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October 22, 2004     Heritage Florida Jewish News
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October 22, 2004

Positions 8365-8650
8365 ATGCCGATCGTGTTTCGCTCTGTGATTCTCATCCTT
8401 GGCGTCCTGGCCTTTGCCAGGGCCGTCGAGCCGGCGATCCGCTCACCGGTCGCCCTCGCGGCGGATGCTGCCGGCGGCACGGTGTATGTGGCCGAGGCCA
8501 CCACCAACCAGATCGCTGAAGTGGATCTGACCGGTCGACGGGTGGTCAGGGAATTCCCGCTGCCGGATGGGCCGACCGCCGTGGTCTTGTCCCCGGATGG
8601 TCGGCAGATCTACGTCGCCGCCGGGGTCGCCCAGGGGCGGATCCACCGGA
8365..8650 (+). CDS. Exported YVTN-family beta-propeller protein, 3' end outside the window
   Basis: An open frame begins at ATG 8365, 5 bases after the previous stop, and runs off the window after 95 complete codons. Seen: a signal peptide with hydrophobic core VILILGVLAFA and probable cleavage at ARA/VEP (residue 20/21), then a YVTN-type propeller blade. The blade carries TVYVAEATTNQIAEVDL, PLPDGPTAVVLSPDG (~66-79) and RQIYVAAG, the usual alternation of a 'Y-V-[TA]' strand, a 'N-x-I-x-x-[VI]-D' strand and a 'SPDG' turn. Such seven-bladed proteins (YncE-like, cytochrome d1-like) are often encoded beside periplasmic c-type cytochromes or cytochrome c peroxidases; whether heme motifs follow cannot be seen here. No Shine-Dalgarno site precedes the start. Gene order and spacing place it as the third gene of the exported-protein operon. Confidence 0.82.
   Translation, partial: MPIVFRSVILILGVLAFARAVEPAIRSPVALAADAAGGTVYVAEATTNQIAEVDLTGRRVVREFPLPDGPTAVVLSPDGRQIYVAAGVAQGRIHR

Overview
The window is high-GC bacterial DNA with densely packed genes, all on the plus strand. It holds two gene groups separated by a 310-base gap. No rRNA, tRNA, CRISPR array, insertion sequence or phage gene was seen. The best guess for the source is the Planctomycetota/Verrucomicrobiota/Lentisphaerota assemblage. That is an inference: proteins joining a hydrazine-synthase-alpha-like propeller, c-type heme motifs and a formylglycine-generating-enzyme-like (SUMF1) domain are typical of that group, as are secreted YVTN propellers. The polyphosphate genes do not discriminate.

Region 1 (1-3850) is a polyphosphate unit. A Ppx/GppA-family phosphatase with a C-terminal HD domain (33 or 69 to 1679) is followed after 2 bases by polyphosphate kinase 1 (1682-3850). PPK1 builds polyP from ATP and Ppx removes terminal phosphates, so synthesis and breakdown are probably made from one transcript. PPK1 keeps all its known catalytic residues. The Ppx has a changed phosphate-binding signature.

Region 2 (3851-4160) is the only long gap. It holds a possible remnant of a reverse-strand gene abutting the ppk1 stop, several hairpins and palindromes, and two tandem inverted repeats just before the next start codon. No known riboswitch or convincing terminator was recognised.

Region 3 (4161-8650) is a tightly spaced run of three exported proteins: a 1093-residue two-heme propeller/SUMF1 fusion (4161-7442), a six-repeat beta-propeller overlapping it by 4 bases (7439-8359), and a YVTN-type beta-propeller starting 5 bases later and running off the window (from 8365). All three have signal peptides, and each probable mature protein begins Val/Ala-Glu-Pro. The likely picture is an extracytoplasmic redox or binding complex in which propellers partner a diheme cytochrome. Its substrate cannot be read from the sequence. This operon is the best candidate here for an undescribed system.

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PAGE 6B HERITAGE FLORIDA, OCTOBER 22,: y ma] (NUE)--The tedious tasks of writing out checks for bills and making con- stant trips to the post office to mail them could soon be a thing of the past, experts say. More and more Americans - about 30 million house- holds, according to recent findings - are discovering the advantages of paying bills online, where stacks of statements aren't waiting to be filed away in a crowded cabinet, and stamps are nothing more than collec- tors' items. Going paperless, however, can mean clicking around on 10 to 15 different creditor Web sites each month to pay individual bills. To that end, Web sites such as, an online favorite with consumers and critics alike, provide online bill consolidation - giving you the ability to view, approve, pay and manage all your bills from a single source. Online consolida- tion services offer plenty of other conveniences: Enjoy the flexibility of automatic payments. Many sites provide automatic and recurring bill payments, let- ting you simplify the pay- ment process without the worry of missed due dates or lost statements. Review all bills through- out the year with the click of a mouse. See all the details of your bill just like you do today, thanks to a feature of bill consolidation sites called bill presentment. Smart fi- nancial management means keeping an eye on the details in your bill, and online bill presentment lets you do just that on the computer screen. Some services will send you a CD-ROM containing all of your bill records for the past year. Pay anyone, using any bank. From the gas com- pany to the neighborhood kid who mows the lawn, this convenient feature, avail- able through sites such as, lets you pay your bills using multiple bank accounts, giving you the ability to carefully man- age your cash flow. Simplify your life by reducing clutter. Can't re- member every password to each creditor's Web site? Are your old account records divided among several boxes or cabinets? Online consoli- dation eliminates both prob- lems, thanks to the use of a single password or PIN, and the convenience of o~e-spot storage for old and records. Preserve privacy security. Online bill protects personal and count information passwords and dat~ bling technology. is Metavante Corp bill publishing and dation technology to bil and financi vante processes 122 payment transactions year. By North American Precis Syndicate, Inc. (NAPSA)--While teens may be interested in pop stars, sports and the latest technology, they're pretty practical when it comes to finances. And they have a lot of influence when it comes to household buying decisions. In addition, more than a third receive an allowance (35 percent), and the major- ity of those indicate that the allowance is tied to household chores or other family-ori- ented responsibilities. These are some of the key findings of the latest install- ment of a poll conducted by the world's largest organiza- tion dedicated to educating young people about busi- ness, economics and free enterprise. The poll also indicates that today's wage-earning teens remain skeptical about the future of Social Security. Over 48 percentdoubt the program will be around in its current form when they reach age 65. That's up from 44 percent in the 2002 poll. In addition, changing market conditions have had an impact on teen stock ownership. Only one in seven teens (just over 15 percent) say they own stock. That's down significantly from the 2001 poll when one in four teens (25 percent) said they owned stock. The 2004 Junior Achieve- ment Enterprise Poll on Per- sonal Finance was sponsored by The Allstate Foundation as a result of a $1.5 million grant to create educational programs to improve the financial lit- eracy of today's youth. The program is expected to reach nearly one million students over its lifetime. According to Jack Kosa- kowski, executive vice presi- dent and chief operating of ricer of JA Worldwide, the poll demonstrates how important it is to continue teaching our young people about the eco- nomics of life. Said Kosakowski, "We are thrilled to partner with The Allstate Foundation to help teens learn about economic empowerment." The JA Enter- prise Poll is conducted annu- ally to gauge teens' financial literacy. Sponsored by The Allstate Foundation, the 2004 JA Enterprise Poll on Personal Finance was nationwide to 992 ages 13 to 18 from to November 2003. JA reaches 4 million dents in the U.S 2 million students in 100 countries. For more formation, visit www. on the Internet, or write Worldwide Headquarte One Education Ly, rado Springs, CO can also contact the JA office. By News USA (NUE)--As many Ameri- cans get better news in their financial statements, those closing in on retirement may be more confident asking the question, "Am I finally ready to enter the next phase of life after full- time work?" But for the baby boom generation, there are new retirement realities that should be ad- dressed first. Boomers have a better* than-average chance of living 20, 30 or more years past retirement age. At the same time, staying healthy is costing more. A couple retiring today will need at least $175,000 just to pay for out-of-pocket health care costs not covered by an employer plan, according to a Jrecent report from Fidelity Investments. SOLOMON F. SCHICK S, INC. Solomon F. Schick, C.EP. Certified Financial Planner Million Dollar Round Table Member Beth S. Schick, J.D LL.M. Estate Planning Million Dollar Round Table Member Estate Planning and Disability Income Fixed and Variable* Life Insurance Employee Benefits, Long Term Care and Mutual Funds* PLANNING YOUR FINANCIAL FUTURE FOR YOUR PEACE OF MIND 204 N. Wymore Road Winter Park, FL 32789 LD7245-06/00 Telephone: 407/647-4490 Fax: 407/628-5595 E-mail: sfsinc@ *Investment Advisor Representative with and Securities offered through InterSecurities, Inc Member NASD, SIPC Unlike previous genera- tions whose company pen- sions, retiree health care plans and Social Security provided a core source of retirement income, boomers must take more control over their retirement destinies. However, many Americans today may be taking a blind leap into retirement without any blueprintfor making sav- ings last. "Planning may not seem like fun, but it's the single most important thing boom- ers can do to help them live the life they want in retire- ment," said Cynthia Egan, Fidelity Investments. "For By North American Precis Syndicate, Inc. (NAPSA)-Surprisingly, many prospective homebuy- ers are still asking, "What will happen if interest rates go up?" Instead, they should beasking,"Whatwillhappen when interest rates go up?" Evidence of the increase has already been detected, from a low of 5.1 percent for a 30- year fixed-rate mortgage in June 2003 to the 6.25 per- cent posted in June 2004, according to data from the Mortgage Bankers Associa- tion. Though the extent of the increase is uncertain, it is certain this will happen: Thousands of homes will continue to be purchased on a regular basis and families will realize the "American Dream," many of them with the aid of Accredited Buyer's Representatives. Real estate profession- als who have earned the coveted ABR designation have the training to assist homebuyers regardless of the economic conditions. They understand that, investors within five years of retirement or newly retired, developing a lifetime income plan should be at the top of any retirement to-do list." To get started, investors should consider the following steps. First, shore up retirement savings by continuing to contribute the maximum to tax-advantaged retire- ment accounts like 401(k)s and IRAs. Special catch-up provisions allow workers over age 50 to save even more. Begin a lifetime income plan by first estimating ex- penses. Then calculate how long savings will last and how although higher interest rates are viewed as only detrimental to the inter- ests of home buyers, the news isn't all dire. For instance, prospec- tive home buyers should remember that regardless of cost, mortgage interest on their home is a substan- tial income tax deduction. Prospective home buyers should also remember that "there are mortgages and then there are mortgages." Put another way, all mort- gages are not the same and there are lots of options. Fixed-rate, variable-rate, the many other variables in length of repayment, frequency of payments, early-redemption clauses and principal-only pay- ments all combine to give home buyers the flexibility they need to finance their home. An ABR is knowledgeable in the entire home purchase process and can help buyers find the other professionals they'll need to complete the transaction: from mortgage experts, to explain the merits much you down for monthly Finally, work with financial provider to build~ investingstrategy ate today, but also has the poten" tial to grow over time. Helpful worksheets lists, articles and a so cated yet easy-to-use tool are available on Retirement at Fidelity.corn/retire. online, investors can a nearby Fidelity center to attend a free cational seminar or to meet with a professional. and shortcomin ing options and counS their clients based on personal circumstances, home inspectors, to an unbiased assessment the home bein Buyers should remember that mortgage inte be a big factor in the sion to buy a home, are n~any other asp that also come into A real estate p with the Accredited Representative design~ canhel factors involved in a purchase and look the "numbers game" interest rates. The ABR designatiol awarded by the Real Buyer's Agent at over 45,000 mernb~ the largest affiliate of National Association REALTORS(r). To find Accredited Buyer Repres tative nearby, and get home buyer's kit, Real Estate Buyer's Council at or visit'